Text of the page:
A total of 32 (25 women and 7 men) of 34 enrolled participants completed the 6-month intervention period and necessary measurements. At baseline, their mean age was 34.6 years, BMI was 27.5 kg/m2, and fasting insulin was 82.5 pmol/l. The mean target energy intake was 1,966 kcal/day, and the mean reported daily energy intake during the intervention did not differ between the two groups (2,017 kcal in the high–glycemic load diet vs. 1,972 kcal in the low–glycemic load diet, P = 0.70).
We examined whether baseline INS-30 predicted change in weight over the 6-month intervention period. We found a diet × INS-30 interaction (P = 0.02) in the multivariate prediction model, and the weight data were stratified into two groups separated by the median INS-30 value (Fig. 1). Participants with high baseline INS-30 lost more weight if randomized to the low–glycemic load diet compared with the high–glycemic load diet (P < 0.05). The reverse was observed in the low–INS-30 group, namely, low–INS-30 participants in the high–glycemic load diet lost more weight than those in the low–glycemic load diet, but the difference was not statistically significant (P = 0.25). We also examined whether baseline HOMA-R predicted weight change, and we found no diet × HOMA-R interaction.
The main finding from this pilot study was that healthy overweight women and men with relatively greater insulin secretion in response to a standard oral glucose tolerance test lost more weight when assigned to a low–glycemic load hypocaloric diet than to a high–glycemic load diet, but there was no differential effect of the two diets on weight loss in individuals who had relatively lower insulin secretion.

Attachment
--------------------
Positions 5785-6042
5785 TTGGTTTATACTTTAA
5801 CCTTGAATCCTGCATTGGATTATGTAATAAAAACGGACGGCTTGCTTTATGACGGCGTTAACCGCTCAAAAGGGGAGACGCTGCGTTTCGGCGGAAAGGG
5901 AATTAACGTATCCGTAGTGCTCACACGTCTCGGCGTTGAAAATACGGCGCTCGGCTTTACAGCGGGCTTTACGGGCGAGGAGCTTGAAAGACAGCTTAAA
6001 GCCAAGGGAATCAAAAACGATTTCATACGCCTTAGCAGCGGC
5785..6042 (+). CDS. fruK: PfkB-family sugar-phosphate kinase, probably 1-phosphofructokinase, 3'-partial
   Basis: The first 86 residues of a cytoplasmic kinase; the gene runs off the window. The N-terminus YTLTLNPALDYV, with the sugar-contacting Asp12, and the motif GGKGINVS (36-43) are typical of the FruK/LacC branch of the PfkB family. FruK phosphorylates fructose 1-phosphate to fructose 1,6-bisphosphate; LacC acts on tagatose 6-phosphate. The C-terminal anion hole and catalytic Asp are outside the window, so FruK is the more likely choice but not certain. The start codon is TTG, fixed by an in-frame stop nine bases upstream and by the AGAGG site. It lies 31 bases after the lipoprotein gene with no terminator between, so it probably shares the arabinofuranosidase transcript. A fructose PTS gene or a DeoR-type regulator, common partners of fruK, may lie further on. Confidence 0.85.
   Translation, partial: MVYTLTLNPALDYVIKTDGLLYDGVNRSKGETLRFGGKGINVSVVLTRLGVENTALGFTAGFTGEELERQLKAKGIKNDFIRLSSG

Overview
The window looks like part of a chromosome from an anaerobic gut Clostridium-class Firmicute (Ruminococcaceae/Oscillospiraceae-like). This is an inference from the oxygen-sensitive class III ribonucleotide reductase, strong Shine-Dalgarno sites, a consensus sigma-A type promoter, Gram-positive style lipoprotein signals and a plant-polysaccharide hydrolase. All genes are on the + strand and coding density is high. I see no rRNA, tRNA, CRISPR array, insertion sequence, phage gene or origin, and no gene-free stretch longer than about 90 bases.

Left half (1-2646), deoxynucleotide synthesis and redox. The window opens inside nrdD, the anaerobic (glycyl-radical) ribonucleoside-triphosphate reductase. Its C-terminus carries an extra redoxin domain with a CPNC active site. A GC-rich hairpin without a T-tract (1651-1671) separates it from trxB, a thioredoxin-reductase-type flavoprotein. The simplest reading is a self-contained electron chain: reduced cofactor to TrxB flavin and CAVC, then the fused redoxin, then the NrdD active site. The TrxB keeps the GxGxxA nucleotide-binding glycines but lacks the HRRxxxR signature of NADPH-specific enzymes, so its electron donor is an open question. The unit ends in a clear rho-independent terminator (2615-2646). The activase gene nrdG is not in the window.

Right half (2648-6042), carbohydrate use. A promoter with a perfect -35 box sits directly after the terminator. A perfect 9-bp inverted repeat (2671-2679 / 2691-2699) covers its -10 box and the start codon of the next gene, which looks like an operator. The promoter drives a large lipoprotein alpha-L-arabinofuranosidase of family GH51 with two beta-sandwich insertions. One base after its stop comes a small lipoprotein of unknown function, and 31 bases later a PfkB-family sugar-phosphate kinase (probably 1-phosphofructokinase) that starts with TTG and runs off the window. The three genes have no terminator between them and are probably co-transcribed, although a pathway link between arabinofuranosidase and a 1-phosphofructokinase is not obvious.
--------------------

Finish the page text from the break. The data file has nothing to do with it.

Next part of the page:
Data from human studies on whether insulin secretion predicts future weight gain (4,6,27–29) or affects the ability of overweight individuals to lose weight in response to a hypocaloric diet (7,30) are controversial. However, the influence of postchallenge hyperinsulinemia on weight loss may be particularly important for specific dietary compositions, in particular diets that differ in glycemic load or glycemic index, as suggested by animal studies (31–33). High–glycemic load diets increase postprandial hyperinsulinemia, which favors fatty acid uptake, inhibition of lipolysis, and energy storage leading to weight gain (34). High–glycemic load diets also lead to other postprandial metabolic changes, including a lower glucose nadir and increase in counterregulatory hormones that may explain increased hunger and increased energy intake in the postabsorptive period, presumably leading to weight gain over time (32). All of these mechanisms may be exacerbated in individuals with high insulin secretory capacity at baseline, which makes them more susceptible to weight gain upon exposure to a high–glycemic load diet (35). These individuals can be hypothesized to do best on low–glycemic load diets, a hypothesis supported by our present findings.
Our results require confirmation in further studies with larger numbers of subjects, but nevertheless offer the first evidence that simple indexes of insulin secretion may help enhance weight loss success in overweight individuals through the use of targeted dietary recommendations specific for insulin secretion status.
This research was supported by National Institutes of Health Grants K23-DK61506 (to A.G.P.), U01-AG20480 (to S.B.R.), and U.S. Department of Agriculture cooperative agreement no. 58-1950-4-401 (to S.B.R. and A.S.G.).
We thank the study participants and staff of the MRU at the USDA Human Nutrition Research Center on Aging.
A table elsewhere in this issue shows conventional and Système International (SI) units and conversion factors for many substances.